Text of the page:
At a time when Stalin was dumping millions of tons of wheat on Western markets, while in Ukraine, men, women, and children were dying of starvation at the rate of 25,000 a day, 17 human beings a minute. Seven to ten million people perished in a famine caused not by war or natural disasters, but by ruthless decree.
To commemorate the 50th anniversary of this tragedy the Ukrainian Famine Research Committee (former name of UCRDC) gathered materials, sought out eye-witnesses, and documented this horrific event. Harvest of Despair is the product of this effort.
The documentary probes the tragic consequences of Ukraine’s struggle for greater cultural and political autonomy in the 1920s and 1930s. Through rare archival footage, the results of Stalin’s lethal countermeasures unfold in harrowing detail.
Harvest of Despair examines why this man-made famine remains so little known. Blinded by radical left-wing ideals, world statesmen, such as Edouard Herriot, Pulitzer Prize-winning journalists, and writers such as George Bernard Shaw, all contributed to the regime’s campaign of concealment. Even the democratic governments of the depression-hit West preferred to remain silent over Soviet Russia’s atrocities to continue import and export trade.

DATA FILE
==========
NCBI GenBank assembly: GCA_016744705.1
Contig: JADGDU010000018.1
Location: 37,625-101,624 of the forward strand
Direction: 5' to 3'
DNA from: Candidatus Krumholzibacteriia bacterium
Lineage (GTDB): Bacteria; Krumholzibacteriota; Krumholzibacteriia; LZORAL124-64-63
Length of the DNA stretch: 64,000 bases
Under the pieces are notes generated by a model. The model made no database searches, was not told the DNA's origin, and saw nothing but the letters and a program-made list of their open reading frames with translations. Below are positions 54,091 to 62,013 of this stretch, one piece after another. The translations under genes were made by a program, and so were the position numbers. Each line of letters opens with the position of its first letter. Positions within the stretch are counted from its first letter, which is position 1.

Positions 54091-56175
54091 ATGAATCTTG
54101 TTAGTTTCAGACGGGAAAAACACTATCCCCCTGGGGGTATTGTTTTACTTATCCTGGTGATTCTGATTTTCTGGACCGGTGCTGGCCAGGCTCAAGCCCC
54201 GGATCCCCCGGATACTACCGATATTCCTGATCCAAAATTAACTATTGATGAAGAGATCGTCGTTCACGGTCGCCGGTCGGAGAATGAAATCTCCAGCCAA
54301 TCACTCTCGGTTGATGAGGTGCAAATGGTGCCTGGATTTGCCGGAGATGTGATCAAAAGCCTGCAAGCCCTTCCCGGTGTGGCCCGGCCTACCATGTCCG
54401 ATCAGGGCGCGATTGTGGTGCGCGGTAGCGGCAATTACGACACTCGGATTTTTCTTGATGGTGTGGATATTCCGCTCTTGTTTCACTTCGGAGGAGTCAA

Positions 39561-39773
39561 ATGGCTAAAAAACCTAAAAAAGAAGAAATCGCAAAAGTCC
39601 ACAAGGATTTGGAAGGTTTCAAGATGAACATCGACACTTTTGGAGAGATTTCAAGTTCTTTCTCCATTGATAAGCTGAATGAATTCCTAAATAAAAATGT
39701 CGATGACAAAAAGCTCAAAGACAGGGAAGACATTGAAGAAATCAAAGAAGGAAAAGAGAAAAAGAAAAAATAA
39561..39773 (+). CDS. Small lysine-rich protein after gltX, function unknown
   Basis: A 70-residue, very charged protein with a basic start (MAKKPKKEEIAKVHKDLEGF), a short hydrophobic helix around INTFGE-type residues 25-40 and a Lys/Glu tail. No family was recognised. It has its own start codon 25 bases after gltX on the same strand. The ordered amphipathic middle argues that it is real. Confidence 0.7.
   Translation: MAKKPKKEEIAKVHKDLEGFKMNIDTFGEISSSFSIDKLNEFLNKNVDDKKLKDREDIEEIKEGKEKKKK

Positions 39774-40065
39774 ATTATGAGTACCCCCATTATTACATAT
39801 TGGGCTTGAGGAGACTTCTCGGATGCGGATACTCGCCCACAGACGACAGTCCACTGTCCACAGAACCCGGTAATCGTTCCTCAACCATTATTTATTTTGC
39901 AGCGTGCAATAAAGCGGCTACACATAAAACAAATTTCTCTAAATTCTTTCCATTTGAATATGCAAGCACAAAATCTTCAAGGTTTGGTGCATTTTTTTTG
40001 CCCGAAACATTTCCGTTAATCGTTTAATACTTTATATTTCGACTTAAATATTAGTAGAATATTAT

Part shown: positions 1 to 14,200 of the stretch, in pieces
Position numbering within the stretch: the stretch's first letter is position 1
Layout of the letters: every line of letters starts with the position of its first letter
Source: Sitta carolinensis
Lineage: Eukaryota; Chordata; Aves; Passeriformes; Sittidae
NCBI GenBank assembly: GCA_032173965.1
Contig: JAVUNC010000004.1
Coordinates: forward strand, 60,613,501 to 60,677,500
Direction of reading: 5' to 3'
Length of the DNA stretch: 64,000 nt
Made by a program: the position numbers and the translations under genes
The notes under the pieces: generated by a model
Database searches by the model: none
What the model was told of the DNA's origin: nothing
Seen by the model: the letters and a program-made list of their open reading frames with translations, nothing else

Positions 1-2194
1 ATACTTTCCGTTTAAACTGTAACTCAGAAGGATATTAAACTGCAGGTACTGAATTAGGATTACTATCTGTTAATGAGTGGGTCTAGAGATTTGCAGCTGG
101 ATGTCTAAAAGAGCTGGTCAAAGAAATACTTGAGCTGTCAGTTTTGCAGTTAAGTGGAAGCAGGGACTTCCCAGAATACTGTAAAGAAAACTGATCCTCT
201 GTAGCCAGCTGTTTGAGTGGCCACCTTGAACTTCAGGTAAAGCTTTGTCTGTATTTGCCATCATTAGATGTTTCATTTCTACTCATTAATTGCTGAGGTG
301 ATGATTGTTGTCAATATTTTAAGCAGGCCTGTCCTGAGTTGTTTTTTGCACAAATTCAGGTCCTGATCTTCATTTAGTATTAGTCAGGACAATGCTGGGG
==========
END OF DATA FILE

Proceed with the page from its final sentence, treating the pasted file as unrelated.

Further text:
In 1932-33, roughly one-quarter of the entire population of Ukraine perished through brutal starvation. Harvest of Despair, through its stark, haunting images, provides the eloquent testimony of a lost generation that has been silenced too long."
In the year 1933, the place: was the Soviet Union. Behind the façade, food is being used as a weapon against people who have proven troublesome to Moscow. Famine is engineered deliberately, in the North Caucasus, The Volga Basin, and Ukraine. The Soviet Secret Police seal off Ukraine's borders. No one can get out or bring food in. A nation the size of France is strangled by hunger. In less than two years, 10 million people died. 7 million of them are in Ukraine, and 3 million of them are children.